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Idaho State University and Gritman Medical Center work together to open Bengal Pharmacy in rural Kendrick

Lee Ann Hancock, DHS/Pharmacy Marketing Director

April, 10, 2018

KENDRICK – After living without pharmacy services for three years, residents in the rural towns of Kendrick and Juliaetta now have reason to celebrate. A local pharmacy has now returned to the area, through a partnership with Idaho State University’s Bengal Pharmacy, College of Pharmacy, and Gritman Medical Center in Moscow.

Idaho State University and Gritman Medical Center work together to open Bengal Pharmacy in rural Kendrick
Shanna O’Connor, director of clinical services for Bengal Pharmacy, in action.

After ISU representatives worked for several years to change the Pharmacy Practice Act in Idaho, allowing a pharmacist to dispense medications remotely via video conferencing and telecommunications, a fourth telepharmacy location operated by Bengal Pharmacy staff opened in Kendrick in January. Representatives from each partner group, along with city officials and residents of the Kendrick/Juliaetta area, came to cut the official ribbon during the grand opening April 5. Several dozen people were in attendance to participate in the opening, and citizens will no longer have to make the nearly 30-mile drive to Lewiston or Moscow to pick up their prescription medication. The rural Idaho towns of Challis, Council and Arco celebrated similar openings of Bengal Telepharmacy locations in the last five years.

This new pharmacy in Kendrick operates on a slightly different model than the Red Cross Pharmacy, housed in the same building for approximately 50 years prior. Telepharmacy is the delivery of pharmaceutical care using telecommunications and other information technologies to patients in locations who do not have direct contact with a pharmacist. Misty Lynam, a pharmacy technician in Kendrick, works in conjunction with a pharmacist or student pharmacy intern at Bengal Pharmacy in Pocatello, using still and video cameras, telephone and email to verify a patient’s medication.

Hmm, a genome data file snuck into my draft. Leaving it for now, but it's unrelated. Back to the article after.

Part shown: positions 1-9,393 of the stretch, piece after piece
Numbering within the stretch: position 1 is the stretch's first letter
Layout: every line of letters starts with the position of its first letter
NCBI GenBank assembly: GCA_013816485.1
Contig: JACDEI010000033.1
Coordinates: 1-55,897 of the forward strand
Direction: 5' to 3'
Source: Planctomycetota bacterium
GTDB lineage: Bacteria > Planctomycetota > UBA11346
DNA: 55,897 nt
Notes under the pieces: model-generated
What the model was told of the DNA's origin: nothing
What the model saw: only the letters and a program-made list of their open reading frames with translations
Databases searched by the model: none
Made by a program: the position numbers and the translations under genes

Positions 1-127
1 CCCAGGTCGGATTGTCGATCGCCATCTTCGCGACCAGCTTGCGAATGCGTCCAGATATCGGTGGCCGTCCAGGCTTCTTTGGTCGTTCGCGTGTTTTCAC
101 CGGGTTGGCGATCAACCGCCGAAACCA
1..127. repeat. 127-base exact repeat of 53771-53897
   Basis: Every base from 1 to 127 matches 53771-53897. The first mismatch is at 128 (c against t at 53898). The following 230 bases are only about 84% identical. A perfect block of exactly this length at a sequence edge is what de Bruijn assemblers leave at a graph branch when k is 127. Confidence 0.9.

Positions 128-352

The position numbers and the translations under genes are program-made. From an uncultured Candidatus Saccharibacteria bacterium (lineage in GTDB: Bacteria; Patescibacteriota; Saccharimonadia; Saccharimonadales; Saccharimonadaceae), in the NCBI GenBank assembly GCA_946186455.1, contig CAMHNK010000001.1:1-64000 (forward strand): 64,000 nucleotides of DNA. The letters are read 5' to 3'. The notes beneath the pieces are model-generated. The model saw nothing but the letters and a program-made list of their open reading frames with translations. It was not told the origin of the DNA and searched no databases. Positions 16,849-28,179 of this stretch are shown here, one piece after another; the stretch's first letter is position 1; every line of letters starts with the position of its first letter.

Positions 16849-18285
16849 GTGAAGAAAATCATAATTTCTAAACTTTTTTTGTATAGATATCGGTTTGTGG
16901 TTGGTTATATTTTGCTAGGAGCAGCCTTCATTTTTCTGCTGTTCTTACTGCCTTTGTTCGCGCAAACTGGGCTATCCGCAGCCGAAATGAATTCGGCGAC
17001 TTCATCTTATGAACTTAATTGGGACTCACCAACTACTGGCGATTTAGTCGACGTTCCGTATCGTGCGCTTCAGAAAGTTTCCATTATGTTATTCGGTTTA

The prescriptions, pill bottles, medication labels and even the tablets themselves, are placed below a camera by Lynam, and viewed by pharmacists in Pocatello for accuracy before being dispensed to the patient. Each time a new patient, or an existing patient taking a new medication, fills a prescription there, they are offered a consultation with that pharmacist. The consultation takes place in a private room, via video conferencing. 

Both Shanna O’Connor, director of clinical services and Brett Jacobson, pharmacist in charge at Bengal Pharmacy in Pocatello say patient counseling is not only a requirement under state law, but it’s something they love to do. O’Connor offers prescription counseling to nearly every patient she sees, just to ensure there aren’t going to be any unwanted side effects or complications. O’Connor said she enjoys providing the counseling because it helps make sure her patients are getting the best regimen of medications for them.

“Some of my highly complex patients who are dealing with chronic conditions such as heart disease are taking anywhere between seven and thirty medications at a time,” O’Connor said. “Many people think pharmacists are trying to push drugs to their patients, but that isn’t the case. I’m an advocate for controlling chronic disease with as few medications as possible, even zero if possible. Drugs are the answer for some things, but not everything.”

When the previous pharmacy in Kendrick closed, Gritman Medical Center purchased the building and called Idaho State University right away.

“They had heard about our telepharmacy operations in the other rural towns, and asked if we would be willing to help in Kendrick also,” said Rex Force, vice president for health sciences at ISU.

During the grand opening ceremony, both Force and Kara Besst, CEO at Gritman Medical Center, offered their appreciation for the other group’s participation and collaboration in getting the pharmacy open.

“I appreciate the partnership of all the entities involved,” Force said. “This project would simply not have worked without these partnerships. The ISU Foundation has also been there beside us, supporting our students and our mission.”

Dirk Driscoll, a member of the ISU Foundation Board of Directors, made the trek to Kendrick to witness the grand opening first hand and said, “I have been working for several years on the foundation board to see this project to completion. I am honored to a part of what’s happening today in Kendrick. This is about people and you can feel that in the group of people involved.”

Telling a story about one of his many visits to Kendrick from Pocatello, Paul Cady, dean for ISU’s College of Pharmacy, spoke about a woman at a gas station who thanked him for “saving our community.”

 “Nobody wants to purchase health care,” Cady said. “Nobody wants to get examined by a physician or have a tooth pulled, they just want improved quality of life, and that is why we are here.”

The Kendrick Bengal Pharmacy is located at 509 E. Main and accepts most insurance plans, including Idaho Medicaid, and is open Monday through Friday from 9 a.m. to 5 p.m. and is closed for lunch from 12:30 p.m. to 1:30 p.m. Lynam can be reached by calling 208-289-3075.

IDAHO STATE UNIVERSITY

921 South 8th Avenue
Pocatello, Idaho, 83209

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